Lecture slides of Rod Porter, immunologist

R.R. Porter

Rodney Robert Porter

Last year the Bodleian received over one hundred glass lantern slides, prepared by R.R. Porter to illustrate his work on the structure and nature of antibody molecules. Porter discovered the 4-chain structure of antibody molecules in 1962 when he was Professor of Immunology at the Wright-Fleming Institute at St Mary’s Hospital Medical School. He shared the Nobel Prize for Physiology or Medicine for this discovery in 1972 with Geoffrey Edelman who had proved that antibodies were multi-chain proteins. This ‘extremely important breakthrough in immunochemistry’ led to a greater understanding of the immune system. Porter spent the later part of his career at Oxford where he was the Whitley Professor of Biochemistry from 1967 until his death in 1985.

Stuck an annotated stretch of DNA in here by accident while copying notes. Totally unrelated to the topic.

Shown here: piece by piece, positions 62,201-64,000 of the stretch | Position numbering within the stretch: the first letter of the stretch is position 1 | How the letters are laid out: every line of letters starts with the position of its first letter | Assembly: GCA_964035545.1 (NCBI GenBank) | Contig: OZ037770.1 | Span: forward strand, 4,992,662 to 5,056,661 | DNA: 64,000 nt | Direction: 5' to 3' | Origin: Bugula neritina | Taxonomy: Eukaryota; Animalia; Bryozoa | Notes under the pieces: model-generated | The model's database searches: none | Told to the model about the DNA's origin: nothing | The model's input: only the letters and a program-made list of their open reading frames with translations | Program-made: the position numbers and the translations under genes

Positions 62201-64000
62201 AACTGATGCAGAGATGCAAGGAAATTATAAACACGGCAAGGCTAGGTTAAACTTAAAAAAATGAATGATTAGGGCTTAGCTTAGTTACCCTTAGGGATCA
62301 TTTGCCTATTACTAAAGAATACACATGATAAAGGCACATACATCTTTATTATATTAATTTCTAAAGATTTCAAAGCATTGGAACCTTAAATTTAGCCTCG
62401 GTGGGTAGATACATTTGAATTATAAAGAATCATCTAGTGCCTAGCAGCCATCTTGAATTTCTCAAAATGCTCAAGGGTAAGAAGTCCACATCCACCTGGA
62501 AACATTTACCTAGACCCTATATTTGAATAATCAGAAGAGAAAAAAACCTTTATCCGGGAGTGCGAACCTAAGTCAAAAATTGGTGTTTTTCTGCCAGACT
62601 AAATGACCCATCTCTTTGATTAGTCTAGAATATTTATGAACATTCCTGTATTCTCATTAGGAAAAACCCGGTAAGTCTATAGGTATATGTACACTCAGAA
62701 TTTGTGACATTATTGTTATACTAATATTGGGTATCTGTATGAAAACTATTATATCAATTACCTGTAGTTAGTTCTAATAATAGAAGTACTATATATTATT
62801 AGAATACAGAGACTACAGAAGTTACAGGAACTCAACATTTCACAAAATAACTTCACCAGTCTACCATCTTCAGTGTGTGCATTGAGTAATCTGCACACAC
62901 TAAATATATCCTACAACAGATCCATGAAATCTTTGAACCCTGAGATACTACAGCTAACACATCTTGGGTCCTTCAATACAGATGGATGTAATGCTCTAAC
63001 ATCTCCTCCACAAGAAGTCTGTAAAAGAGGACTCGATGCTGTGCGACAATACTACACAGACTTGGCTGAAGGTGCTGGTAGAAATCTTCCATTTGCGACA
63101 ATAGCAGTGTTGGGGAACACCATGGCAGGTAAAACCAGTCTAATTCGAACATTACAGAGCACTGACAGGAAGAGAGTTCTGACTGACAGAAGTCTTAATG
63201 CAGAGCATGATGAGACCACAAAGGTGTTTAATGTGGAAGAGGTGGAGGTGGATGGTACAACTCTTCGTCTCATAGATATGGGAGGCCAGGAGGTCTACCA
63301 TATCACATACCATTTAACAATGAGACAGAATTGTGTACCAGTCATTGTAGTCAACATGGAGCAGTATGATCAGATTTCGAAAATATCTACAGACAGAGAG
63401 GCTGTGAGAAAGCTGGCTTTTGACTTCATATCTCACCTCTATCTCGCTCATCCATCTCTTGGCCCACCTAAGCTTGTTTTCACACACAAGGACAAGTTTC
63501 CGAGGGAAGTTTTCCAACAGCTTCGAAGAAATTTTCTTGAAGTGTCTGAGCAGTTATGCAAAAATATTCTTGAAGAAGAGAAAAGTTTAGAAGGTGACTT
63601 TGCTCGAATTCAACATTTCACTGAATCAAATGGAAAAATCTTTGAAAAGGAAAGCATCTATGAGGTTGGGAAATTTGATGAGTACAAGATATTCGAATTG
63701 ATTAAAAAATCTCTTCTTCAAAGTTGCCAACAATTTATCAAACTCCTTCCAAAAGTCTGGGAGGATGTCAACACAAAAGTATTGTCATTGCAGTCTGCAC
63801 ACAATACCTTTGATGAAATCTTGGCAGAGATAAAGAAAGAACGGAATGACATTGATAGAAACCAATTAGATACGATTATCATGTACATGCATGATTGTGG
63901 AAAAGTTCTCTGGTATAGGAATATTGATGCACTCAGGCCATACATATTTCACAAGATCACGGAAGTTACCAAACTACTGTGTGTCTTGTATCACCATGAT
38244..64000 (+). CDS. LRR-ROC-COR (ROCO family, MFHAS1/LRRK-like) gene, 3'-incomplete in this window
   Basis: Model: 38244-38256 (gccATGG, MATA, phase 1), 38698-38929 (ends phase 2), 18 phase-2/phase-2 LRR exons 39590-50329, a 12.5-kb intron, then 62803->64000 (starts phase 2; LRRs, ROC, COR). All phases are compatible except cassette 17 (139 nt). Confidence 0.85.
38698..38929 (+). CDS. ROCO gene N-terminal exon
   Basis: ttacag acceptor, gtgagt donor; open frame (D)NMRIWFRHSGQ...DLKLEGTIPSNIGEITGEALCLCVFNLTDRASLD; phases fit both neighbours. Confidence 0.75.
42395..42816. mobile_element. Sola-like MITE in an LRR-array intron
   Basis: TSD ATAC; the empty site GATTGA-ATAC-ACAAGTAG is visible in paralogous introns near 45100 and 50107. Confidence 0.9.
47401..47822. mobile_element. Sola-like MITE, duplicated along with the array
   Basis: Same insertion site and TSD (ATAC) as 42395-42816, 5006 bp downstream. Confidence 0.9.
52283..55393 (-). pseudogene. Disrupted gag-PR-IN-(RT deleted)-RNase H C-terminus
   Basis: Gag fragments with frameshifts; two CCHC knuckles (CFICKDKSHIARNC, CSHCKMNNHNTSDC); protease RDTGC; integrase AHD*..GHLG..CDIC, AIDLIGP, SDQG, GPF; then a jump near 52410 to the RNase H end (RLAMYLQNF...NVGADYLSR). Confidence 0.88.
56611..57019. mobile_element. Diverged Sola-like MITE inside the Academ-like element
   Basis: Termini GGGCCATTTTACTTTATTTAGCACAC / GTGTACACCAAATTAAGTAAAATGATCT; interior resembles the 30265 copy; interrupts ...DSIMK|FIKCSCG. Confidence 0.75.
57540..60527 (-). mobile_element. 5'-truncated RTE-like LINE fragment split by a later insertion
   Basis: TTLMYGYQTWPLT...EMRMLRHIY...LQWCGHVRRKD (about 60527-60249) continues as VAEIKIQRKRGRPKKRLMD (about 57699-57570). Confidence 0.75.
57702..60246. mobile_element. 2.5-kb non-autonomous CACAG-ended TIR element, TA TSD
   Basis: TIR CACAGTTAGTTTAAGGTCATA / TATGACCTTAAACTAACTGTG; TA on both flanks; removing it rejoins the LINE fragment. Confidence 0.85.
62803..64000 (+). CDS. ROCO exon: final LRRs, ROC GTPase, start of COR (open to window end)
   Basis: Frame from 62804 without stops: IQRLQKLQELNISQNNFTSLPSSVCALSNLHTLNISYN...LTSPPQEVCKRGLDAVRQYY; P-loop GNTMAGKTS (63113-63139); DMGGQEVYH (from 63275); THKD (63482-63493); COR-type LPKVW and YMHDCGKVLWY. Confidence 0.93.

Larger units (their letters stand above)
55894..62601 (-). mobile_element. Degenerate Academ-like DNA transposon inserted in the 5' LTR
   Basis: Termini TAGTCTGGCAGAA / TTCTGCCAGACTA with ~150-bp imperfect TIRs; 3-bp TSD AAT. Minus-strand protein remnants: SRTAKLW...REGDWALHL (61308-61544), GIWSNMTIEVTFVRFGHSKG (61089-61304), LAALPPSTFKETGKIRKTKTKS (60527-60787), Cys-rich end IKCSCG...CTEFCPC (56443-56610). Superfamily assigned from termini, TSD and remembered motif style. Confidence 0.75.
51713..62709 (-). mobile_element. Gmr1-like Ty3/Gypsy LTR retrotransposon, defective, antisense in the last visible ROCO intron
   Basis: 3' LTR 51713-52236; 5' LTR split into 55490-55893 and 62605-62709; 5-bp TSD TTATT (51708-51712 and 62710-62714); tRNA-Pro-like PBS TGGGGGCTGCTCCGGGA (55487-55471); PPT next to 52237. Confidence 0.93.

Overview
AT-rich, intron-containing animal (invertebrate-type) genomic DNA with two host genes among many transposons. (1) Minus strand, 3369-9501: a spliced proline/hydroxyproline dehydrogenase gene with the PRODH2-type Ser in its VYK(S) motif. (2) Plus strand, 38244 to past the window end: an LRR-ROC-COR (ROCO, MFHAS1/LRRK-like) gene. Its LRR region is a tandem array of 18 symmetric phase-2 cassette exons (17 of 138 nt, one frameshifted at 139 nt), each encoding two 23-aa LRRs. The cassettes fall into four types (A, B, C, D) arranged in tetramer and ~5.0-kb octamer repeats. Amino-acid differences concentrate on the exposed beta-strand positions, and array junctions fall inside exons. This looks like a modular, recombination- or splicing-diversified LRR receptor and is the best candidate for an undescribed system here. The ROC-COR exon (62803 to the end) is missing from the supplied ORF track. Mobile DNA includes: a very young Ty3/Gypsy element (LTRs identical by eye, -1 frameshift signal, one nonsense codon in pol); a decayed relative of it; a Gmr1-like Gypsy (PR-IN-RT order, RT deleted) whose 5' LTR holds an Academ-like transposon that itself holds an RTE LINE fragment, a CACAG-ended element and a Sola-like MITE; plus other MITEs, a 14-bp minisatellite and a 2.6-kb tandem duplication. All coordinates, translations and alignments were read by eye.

slide showing ‘behaviour of bovine-serum albumin (BSA) and inhibitor (I) on diffusion into antiserum in agar gel’

slide showing ‘behaviour of bovine-serum albumin (BSA) and inhibitor (I) on diffusion into antiserum in agar gel’

 

With the help of Dr. Myer Salaman of the Department of Immunology at St Mary’s Campus of the Imperial College School of Medicine, each slide has been carefully described and the full list is available via the Bodleian’s online catalogues.

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